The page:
The military cloud: Balancing security and accessibility
- By John Edwards
- Jun 26, 2013
The Defense Department's long-term IT strategy calls for storing and distributing virtually all data, even its most sensitive information, in the cloud. In January, the agency reported that it is fully committed to shifting to a cloud computing environment, citing cost, efficiency and user accessibility benefits.
The CIA is already on the path to secure cloud services. After attempting to build a private cloud, the agency and other intelligence organizations opted to turn to commercial sources and awarded a contract to Amazon Web Services in late January. IBM protested the award to the Government Accountability Office, and GAO ruled in IBM's favor. Negotiations to determine the final resolution are still under way, but observers expect the CIA to continue its migration to a cloud-based system.
Although cloud services are highly attractive to a DOD that's facing both a tighter budget and soaring IT demands, some worry that the technology isn't mature enough to ensure the safety of sensitive data shared between and within military organizations. Mark Cohn, chief technology officer at Unisys Federal Systems, based in Reston, Va., noted that it's possible to argue that "cloud technology stacks are less mature in the sense that we don't have as long a history of defending them against the most sophisticated attackers at the level of national security systems, so [they] are therefore simply less proven."
Robert Carey, DOD's principal deputy CIO, acknowledged cloud risks in a recent DOD report, noting that "the metrics of cloud security are, at best, nebulous." Carey added that the agency would need time to create secure cloud spaces. "We have lots of [pilot programs] going on...to make sure we understand...the pros, cons and risks of moving into the cloud space."
Locking down the cloud
Although DOD has obvious reasons for approaching the cloud with caution, most experts believe it should be able to transition to a secure cloud environment without encountering any major problems.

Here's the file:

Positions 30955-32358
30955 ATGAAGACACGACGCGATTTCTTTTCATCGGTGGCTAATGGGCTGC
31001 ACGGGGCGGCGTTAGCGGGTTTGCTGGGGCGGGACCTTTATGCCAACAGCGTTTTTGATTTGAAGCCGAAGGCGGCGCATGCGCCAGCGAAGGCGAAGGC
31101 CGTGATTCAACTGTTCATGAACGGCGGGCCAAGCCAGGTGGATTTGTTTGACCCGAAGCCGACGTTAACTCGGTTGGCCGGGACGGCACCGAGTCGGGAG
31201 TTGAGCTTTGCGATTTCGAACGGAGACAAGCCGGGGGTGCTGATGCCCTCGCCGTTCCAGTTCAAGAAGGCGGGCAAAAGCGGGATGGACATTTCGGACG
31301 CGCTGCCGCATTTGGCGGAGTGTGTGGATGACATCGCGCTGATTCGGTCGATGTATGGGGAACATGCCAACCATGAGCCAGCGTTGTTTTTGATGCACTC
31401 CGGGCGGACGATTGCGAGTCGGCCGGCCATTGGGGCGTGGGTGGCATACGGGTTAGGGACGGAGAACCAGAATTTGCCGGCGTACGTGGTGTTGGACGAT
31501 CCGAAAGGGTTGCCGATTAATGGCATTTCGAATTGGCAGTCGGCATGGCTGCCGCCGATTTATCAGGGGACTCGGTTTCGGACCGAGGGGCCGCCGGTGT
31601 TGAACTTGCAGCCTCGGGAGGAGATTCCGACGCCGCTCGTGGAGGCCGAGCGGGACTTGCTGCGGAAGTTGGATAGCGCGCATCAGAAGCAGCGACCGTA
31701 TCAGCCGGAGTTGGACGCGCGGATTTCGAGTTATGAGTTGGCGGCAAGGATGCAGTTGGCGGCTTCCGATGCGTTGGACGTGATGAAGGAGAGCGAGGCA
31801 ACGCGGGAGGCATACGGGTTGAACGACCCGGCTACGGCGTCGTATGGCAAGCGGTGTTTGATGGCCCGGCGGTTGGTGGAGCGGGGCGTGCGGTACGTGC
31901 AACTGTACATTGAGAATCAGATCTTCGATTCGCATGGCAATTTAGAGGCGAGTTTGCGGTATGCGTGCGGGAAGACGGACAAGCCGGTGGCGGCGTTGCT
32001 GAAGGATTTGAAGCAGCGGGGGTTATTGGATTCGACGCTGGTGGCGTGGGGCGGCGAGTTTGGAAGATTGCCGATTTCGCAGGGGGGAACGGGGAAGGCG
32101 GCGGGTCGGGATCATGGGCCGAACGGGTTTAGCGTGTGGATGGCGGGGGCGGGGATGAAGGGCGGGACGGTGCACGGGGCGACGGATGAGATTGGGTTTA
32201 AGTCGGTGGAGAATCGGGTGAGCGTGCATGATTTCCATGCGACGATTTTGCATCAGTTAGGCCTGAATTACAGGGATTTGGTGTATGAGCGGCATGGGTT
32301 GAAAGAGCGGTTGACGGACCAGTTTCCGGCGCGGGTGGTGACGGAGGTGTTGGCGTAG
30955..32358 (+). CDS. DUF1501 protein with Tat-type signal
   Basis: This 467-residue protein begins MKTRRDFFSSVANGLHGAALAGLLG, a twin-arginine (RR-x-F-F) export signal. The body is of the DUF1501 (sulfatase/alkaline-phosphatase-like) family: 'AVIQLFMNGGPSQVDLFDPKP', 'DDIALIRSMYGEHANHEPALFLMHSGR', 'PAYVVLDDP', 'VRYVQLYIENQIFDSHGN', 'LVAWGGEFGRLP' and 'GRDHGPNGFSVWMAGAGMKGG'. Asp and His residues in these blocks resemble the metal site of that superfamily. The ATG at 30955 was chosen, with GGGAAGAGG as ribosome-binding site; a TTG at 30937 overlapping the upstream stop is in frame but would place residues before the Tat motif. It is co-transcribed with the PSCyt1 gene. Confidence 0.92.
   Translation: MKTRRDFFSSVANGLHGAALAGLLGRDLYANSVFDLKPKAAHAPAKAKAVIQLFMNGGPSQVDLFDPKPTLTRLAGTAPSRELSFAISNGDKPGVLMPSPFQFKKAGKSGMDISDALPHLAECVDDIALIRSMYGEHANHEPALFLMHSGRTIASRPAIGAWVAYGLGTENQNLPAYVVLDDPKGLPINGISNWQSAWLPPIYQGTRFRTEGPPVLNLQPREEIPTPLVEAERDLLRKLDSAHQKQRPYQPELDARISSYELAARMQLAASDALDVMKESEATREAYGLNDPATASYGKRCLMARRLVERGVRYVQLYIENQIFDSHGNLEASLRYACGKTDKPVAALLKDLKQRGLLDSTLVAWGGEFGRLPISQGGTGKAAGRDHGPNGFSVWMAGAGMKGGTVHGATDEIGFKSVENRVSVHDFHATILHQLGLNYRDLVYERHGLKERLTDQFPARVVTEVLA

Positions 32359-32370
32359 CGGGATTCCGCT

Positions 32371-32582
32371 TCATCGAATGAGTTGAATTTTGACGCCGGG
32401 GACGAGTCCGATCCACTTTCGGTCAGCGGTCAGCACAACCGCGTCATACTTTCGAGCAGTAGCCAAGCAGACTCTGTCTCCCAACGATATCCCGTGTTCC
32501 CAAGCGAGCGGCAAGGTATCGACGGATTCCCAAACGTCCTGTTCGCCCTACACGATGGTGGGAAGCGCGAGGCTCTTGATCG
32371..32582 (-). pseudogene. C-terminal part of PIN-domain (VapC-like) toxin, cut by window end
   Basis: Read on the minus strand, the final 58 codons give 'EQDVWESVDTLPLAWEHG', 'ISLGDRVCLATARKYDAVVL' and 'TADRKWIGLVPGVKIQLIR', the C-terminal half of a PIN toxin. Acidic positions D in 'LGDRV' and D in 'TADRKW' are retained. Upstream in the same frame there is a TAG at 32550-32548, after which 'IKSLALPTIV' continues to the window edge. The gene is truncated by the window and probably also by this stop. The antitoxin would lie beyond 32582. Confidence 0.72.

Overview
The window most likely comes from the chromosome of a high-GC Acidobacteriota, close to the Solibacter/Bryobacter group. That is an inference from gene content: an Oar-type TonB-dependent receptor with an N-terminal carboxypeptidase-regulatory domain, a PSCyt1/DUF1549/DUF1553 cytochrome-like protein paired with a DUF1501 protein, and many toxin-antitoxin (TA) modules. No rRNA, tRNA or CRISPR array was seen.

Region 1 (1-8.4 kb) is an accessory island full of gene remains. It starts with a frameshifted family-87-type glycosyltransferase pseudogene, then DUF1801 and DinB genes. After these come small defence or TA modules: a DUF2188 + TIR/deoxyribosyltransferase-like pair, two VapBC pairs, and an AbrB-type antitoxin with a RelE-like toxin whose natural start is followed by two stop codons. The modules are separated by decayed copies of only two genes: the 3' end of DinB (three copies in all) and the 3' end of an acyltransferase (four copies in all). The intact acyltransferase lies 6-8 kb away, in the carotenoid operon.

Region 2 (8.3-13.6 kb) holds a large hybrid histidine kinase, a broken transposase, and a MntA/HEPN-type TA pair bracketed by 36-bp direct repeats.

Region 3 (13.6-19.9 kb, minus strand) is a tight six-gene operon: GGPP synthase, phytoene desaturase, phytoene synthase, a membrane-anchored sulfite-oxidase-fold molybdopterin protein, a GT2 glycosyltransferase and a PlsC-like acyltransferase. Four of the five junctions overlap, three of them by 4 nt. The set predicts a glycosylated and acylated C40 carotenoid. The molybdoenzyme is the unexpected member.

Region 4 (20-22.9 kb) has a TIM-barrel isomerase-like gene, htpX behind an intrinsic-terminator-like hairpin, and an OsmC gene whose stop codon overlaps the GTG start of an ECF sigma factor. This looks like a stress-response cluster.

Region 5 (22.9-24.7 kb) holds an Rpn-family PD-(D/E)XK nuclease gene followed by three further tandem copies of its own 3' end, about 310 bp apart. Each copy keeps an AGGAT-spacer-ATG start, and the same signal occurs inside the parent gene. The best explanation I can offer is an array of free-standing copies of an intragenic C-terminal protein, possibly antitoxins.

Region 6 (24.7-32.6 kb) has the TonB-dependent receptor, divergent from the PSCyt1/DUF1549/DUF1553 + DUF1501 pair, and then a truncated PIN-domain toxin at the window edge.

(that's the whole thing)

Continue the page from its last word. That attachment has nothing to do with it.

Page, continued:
"There is nothing in the cloud technology stack or service delivery model that is inherently and necessarily less secure for hosting large-scale IT systems," Cohn said. He noted that virtualization actually makes a cloud environment somewhat more secure by providing a "clean-cut restart from known, proven configurations" and improved automated operations.
Maria Horton, former CIO of the National Naval Medical Center in Bethesda, Md., said DOD will need to pay particular attention to cloud entry points. "One of the things that's different about the cloud is that you have the point of entry where it mixes with other network capabilities," said Horton, who is now CEO of EmeSec, a company that helps government agencies address cloud security issues. "They will also need to meet the [DOD Information Assurance Certification and Accreditation Process] standards."
Horton added that the Federal Risk and Authorization Management Program will also play a role in DOD's cloud security planning. FedRAMP is a governmentwide program led by the General Services Administration that provides a standardized approach to security assessment, authorization, and continuous monitoring for cloud products and services.
"DOD is currently examining FedRAMP, even though it was developed from the civilian agency-oriented cloud-first initiative," Horton said.
So far, five companies and one agency's shared-service offering have received FedRAMP certification.
As it strives for maximum cloud security, DOD must also be careful not to make access to sensitive information unnecessarily difficult for end users.
"If security controls are too restrictive and too burdensome on the user, the choice will be to not leverage or use the service, which typically leads to using another method to accomplish the same mission," said Kyle Keller, cloud business director at EMC Federal in McLean, Va. "We see [an] ever-present need for balancing security and usability."
Best practices for ensuring the security of multi-tenancy cloud environments should be used to implement need-to-know access restrictions, said Ken Bedford, chief technologist for the U.S. Army account at HP Enterprise Services. "Data protection should then be employed based on the sensitivity and timeliness of the data — encryption, for example, for data in flight and data at rest."
To detect and remediate threats before they can do damage, Bedford said DOD should use actionable security intelligence that capitalizes on multiple event sources delivered in context. "Near-real-time [security information and event management] tools as part of the cloud infrastructure, and integrated up to the enterprise, are an important contributor to the total [information assurance] posture," Bedford said.
John Edwards is a contributing writer for Defense Systems.